|Bid||54.25 x 800|
|Ask||54.85 x 1400|
|Day's Range||54.35 - 55.03|
|52 Week Range||40.54 - 61.23|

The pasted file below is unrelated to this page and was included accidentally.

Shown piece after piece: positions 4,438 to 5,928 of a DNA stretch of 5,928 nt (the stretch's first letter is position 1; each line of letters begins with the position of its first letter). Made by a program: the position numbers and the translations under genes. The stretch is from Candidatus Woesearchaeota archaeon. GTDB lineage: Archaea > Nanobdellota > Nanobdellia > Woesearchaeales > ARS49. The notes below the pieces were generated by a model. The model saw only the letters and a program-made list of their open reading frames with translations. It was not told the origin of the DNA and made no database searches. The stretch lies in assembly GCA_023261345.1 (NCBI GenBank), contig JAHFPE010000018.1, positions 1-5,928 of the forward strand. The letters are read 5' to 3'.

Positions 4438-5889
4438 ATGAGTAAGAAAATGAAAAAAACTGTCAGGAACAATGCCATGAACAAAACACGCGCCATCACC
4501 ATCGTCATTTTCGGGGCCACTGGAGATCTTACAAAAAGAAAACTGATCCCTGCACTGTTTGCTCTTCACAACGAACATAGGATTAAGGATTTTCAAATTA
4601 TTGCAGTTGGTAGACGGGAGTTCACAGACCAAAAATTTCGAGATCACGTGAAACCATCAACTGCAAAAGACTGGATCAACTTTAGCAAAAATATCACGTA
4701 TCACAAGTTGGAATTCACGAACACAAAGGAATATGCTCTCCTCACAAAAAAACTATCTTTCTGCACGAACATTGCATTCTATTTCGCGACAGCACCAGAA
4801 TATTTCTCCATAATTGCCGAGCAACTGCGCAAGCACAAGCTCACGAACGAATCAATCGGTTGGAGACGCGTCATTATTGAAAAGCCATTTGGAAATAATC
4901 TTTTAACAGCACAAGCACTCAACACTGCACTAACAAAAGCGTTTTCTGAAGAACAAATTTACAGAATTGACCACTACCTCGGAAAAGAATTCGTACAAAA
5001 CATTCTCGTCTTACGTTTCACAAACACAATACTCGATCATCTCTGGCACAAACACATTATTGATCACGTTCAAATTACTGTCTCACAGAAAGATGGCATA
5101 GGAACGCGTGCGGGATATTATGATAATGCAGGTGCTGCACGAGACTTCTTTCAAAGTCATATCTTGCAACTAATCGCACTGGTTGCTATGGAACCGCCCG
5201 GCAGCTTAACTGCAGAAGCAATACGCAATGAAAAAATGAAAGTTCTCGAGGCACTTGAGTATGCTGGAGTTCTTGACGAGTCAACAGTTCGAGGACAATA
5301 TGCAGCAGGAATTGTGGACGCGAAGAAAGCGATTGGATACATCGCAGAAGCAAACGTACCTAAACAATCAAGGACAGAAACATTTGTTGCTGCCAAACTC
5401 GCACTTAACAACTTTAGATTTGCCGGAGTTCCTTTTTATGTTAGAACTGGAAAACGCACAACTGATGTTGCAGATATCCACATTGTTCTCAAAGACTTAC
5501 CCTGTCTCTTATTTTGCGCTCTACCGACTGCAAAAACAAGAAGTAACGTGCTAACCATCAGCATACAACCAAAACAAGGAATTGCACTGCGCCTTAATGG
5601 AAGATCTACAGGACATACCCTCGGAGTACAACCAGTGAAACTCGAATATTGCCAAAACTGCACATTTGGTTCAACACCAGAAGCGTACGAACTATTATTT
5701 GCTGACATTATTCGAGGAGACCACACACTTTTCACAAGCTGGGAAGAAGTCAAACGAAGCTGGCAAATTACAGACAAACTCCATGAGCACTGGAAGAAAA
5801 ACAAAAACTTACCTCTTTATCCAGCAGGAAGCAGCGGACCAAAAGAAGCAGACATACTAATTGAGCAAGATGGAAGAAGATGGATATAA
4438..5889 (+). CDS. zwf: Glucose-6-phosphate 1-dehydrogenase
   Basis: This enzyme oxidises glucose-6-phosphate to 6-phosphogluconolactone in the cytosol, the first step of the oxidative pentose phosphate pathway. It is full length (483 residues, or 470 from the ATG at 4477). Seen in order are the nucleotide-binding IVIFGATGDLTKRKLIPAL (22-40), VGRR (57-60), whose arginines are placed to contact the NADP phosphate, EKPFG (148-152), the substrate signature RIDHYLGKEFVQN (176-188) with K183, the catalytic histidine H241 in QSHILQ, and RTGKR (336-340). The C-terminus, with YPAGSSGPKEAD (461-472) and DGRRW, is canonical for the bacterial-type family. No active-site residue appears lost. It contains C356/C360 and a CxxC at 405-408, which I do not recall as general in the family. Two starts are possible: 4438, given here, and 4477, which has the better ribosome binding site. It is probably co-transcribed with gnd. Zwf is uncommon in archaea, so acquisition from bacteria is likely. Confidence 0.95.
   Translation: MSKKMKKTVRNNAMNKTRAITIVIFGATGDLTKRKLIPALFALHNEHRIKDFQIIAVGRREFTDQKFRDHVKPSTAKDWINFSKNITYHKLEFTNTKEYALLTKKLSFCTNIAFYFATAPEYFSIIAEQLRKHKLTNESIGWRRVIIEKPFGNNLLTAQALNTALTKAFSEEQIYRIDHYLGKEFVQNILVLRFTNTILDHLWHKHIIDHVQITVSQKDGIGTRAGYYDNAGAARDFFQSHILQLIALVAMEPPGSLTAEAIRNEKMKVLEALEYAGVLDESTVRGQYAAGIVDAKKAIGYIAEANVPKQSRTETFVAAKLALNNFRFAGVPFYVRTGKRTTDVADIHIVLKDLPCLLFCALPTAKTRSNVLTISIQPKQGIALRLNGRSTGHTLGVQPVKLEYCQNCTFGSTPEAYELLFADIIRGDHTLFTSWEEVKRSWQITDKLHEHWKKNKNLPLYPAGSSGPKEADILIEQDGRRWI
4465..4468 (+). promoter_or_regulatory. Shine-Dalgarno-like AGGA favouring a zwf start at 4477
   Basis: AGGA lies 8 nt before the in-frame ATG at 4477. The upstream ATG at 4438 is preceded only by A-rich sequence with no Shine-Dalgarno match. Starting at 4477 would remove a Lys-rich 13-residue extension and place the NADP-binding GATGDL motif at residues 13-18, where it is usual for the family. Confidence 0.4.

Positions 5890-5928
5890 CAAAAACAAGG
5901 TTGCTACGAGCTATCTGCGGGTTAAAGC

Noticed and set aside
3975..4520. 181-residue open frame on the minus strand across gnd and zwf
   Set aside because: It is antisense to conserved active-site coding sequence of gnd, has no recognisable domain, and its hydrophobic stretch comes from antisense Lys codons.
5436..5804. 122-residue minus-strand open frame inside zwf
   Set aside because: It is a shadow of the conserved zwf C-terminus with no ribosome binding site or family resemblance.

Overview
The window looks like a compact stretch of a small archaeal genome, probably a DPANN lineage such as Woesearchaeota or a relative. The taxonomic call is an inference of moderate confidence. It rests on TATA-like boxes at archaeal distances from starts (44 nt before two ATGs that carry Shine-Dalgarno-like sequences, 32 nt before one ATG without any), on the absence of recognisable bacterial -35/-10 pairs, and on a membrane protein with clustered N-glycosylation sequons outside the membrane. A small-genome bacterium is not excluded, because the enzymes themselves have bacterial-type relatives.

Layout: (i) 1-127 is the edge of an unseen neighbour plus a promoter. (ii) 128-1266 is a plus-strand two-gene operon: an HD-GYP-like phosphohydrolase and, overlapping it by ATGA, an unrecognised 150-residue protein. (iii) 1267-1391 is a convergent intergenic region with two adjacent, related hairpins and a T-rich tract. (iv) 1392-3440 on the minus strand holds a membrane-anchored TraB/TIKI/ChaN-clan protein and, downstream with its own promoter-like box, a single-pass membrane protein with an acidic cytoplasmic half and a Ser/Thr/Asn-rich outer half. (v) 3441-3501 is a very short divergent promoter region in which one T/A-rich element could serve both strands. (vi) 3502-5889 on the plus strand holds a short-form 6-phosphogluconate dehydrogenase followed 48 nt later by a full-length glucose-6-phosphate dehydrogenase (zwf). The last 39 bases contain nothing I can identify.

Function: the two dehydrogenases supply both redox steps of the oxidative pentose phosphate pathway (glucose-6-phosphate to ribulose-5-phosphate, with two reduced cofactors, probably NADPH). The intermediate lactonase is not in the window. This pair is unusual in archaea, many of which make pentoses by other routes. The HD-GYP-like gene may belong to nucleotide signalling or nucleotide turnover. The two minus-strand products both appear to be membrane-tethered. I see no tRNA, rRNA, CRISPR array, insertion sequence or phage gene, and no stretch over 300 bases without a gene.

|Beta (5Y Monthly)||0.68|
|PE Ratio (TTM)||34.60|
|Forward Dividend & Yield||1.03 (1.90%)|
|Ex-Dividend Date||May 10, 2021|
|1y Target Est||67.25|